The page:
Meet the very early-spring training star of Red Sox camp, Jarren Duran

Rob Bradford
February 27, 2020 - 7:36 am
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FORT MYERS, Fla. -- Jarren Duran got thrown out stealing in Bradenton Wednesday. He is human after all.

Duran has undoubtedly surfaced himself as the player to watch through the first few days of spring training games, as we were reminded during that game against the Pirates in which he whacked an opposite-field homer while whacking another single to make him 4-for-6 with a couple of standout catches.

"Exciting player. Tool-wise, as good as it gets," said Red Sox interim manager Roenicke. "And that type of player, he’s thrilling to watch. He’s just, (with) the tools, he’s just one of those special guys. You know if it all comes together, you’ve got a superstar."

There are always a few early-spring training performances that break up the monotony of semi-meaningless baseball. In 2013 Jackie Bradley Jr. was that guy, with a pitcher named Allen Webster popping the radar gun at 99 mph to add to the conversations.

The point is, it's early. That's OK. If nothing else Duran is giving a taste of what the big-league team can count on in 2021.

The reason the 23-year-old is in major league camp is because of what he has shown leading up to this spring training. With the exception of a brief downturn upon being called up to Double-A, all Duran has done as a pro is hit.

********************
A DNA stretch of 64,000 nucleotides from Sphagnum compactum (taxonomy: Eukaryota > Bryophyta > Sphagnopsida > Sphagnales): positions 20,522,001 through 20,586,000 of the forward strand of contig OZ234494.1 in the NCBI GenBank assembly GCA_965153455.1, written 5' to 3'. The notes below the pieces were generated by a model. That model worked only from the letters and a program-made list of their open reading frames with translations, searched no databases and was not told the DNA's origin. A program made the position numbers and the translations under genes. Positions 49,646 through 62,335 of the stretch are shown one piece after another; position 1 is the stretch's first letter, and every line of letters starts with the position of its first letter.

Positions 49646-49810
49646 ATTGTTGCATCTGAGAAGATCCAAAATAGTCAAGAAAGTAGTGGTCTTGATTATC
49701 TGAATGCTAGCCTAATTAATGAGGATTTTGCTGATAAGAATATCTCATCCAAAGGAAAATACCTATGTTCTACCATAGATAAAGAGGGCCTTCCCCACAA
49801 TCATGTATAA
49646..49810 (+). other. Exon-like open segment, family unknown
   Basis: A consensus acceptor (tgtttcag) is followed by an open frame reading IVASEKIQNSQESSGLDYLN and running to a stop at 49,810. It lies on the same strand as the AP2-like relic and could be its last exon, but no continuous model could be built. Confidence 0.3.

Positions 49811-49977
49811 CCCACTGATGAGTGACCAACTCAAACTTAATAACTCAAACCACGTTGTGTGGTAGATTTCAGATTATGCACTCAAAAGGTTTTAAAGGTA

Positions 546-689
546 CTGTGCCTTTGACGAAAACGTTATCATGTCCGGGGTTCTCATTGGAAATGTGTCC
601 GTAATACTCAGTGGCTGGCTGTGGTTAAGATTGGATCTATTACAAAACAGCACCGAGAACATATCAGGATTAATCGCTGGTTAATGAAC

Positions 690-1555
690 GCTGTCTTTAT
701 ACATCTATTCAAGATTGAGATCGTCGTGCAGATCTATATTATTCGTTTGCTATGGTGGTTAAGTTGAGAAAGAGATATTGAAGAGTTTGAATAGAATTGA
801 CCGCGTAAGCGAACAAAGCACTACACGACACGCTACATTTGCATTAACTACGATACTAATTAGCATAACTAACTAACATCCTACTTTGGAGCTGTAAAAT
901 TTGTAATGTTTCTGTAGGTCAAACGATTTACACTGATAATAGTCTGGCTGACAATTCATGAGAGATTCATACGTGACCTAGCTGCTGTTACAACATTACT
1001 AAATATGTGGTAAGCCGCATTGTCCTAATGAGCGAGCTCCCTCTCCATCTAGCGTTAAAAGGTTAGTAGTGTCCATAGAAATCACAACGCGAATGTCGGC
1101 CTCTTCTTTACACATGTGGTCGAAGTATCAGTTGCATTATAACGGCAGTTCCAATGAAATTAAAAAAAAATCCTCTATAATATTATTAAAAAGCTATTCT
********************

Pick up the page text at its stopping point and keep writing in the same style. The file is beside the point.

In 50 Single-A games last season, he managed a .387 batting average and .998 OPS. And after admittedly trying to do too much with Portland, Duran finished his season claiming hits in seven of his last eight games.

"I learned to trust myself," Duran told WEEI.com. "I kind of got in my own way doubting myself a little bit. I think everyone goes through it. But believing I belong was the biggest thing for me. This was the first time in Double-A and everyone struggles. I just started trusting myself. I felt like I had to do more than I was doing in Salem and that hurt me. I was trying to do too much instead of playing my game. I thought I had to get more hits, maybe hit more home runs, drive in more runs, just do more. I ended up in a spot I was happy with."

There is a way to go before anointing to him the heir apparent to Mookie Betts or Jackie Bradley Jr., but right now the former second baseman (who once aspired to be a Navy SEAL) has offered some hope.

"I don’t know if it’s a long swing. I think it’s kind of learning his swing and learning the strike zone and trying to figure out what kind of hitter he is going to be," Roenicke said. "He’s a lot stronger this year than he was last year. So I don’t know, maybe he starts driving balls more, which would be great with his speed to hit balls in the gap and just watch him run. And I would think down the road, he’s going to have home run power. As strong as he is, and as quick as he can swing, I would think so."